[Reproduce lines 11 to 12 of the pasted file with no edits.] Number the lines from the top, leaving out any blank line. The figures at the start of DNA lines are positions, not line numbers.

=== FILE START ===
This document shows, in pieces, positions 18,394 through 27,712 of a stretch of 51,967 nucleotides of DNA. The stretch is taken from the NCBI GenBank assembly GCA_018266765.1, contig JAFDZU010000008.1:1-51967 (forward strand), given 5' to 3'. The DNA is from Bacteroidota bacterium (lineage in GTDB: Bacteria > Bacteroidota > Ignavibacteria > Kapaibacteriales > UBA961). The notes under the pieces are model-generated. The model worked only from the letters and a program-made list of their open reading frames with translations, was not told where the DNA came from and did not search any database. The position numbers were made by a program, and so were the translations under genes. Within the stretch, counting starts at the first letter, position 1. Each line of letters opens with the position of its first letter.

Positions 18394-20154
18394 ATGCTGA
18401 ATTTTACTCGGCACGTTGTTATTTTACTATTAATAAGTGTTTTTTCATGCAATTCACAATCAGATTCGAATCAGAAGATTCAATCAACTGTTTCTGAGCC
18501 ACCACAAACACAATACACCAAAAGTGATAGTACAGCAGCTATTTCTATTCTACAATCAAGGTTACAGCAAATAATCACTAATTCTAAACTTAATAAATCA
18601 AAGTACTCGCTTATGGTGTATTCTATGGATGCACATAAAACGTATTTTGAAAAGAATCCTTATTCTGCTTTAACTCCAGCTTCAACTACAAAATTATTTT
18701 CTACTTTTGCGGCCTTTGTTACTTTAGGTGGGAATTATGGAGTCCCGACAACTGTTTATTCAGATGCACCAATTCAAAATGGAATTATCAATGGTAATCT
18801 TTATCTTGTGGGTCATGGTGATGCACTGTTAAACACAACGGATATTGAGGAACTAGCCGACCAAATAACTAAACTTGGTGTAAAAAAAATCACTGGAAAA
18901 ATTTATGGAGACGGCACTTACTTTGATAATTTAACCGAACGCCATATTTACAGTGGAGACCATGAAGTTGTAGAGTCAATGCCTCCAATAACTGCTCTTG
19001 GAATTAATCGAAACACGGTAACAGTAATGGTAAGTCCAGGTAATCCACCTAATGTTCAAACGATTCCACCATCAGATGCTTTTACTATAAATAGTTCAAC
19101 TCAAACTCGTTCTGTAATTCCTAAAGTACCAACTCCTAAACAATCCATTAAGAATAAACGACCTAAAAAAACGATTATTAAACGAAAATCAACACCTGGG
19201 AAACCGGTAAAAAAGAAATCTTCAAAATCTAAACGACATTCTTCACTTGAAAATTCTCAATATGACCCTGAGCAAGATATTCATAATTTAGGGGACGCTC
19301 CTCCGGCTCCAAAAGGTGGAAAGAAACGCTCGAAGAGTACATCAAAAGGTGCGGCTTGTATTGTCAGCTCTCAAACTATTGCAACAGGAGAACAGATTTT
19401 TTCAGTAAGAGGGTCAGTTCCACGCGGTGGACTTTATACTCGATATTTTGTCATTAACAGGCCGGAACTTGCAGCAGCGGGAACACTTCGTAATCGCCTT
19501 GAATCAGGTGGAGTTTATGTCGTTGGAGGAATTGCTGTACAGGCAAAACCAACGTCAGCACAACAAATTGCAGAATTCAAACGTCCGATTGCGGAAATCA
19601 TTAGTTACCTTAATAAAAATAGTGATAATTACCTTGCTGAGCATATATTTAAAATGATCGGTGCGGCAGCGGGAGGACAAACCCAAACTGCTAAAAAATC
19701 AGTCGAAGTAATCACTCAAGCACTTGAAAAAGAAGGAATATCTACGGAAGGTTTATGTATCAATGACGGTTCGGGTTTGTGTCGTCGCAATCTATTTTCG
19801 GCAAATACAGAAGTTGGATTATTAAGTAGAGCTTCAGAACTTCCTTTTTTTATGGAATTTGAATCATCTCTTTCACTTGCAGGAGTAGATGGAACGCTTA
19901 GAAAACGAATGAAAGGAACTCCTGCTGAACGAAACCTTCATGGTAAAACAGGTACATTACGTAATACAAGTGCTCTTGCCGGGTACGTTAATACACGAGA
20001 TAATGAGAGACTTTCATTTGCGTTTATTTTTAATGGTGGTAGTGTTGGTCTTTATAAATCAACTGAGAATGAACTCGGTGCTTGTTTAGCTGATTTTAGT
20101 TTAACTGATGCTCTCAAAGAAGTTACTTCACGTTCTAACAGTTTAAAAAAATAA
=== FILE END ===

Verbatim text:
19101 TCAAACTCGTTCTGTAATTCCTAAAGTACCAACTCCTAAACAATCCATTAAGAATAAACGACCTAAAAAAACGATTATTAAACGAAAATCAACACCTGGG
19201 AAACCGGTAAAAAAGAAATCTTCAAAATCTAAACGACATTCTTCACTTGAAAATTCTCAATATGACCCTGAGCAAGATATTCATAATTTAGGGGACGCTC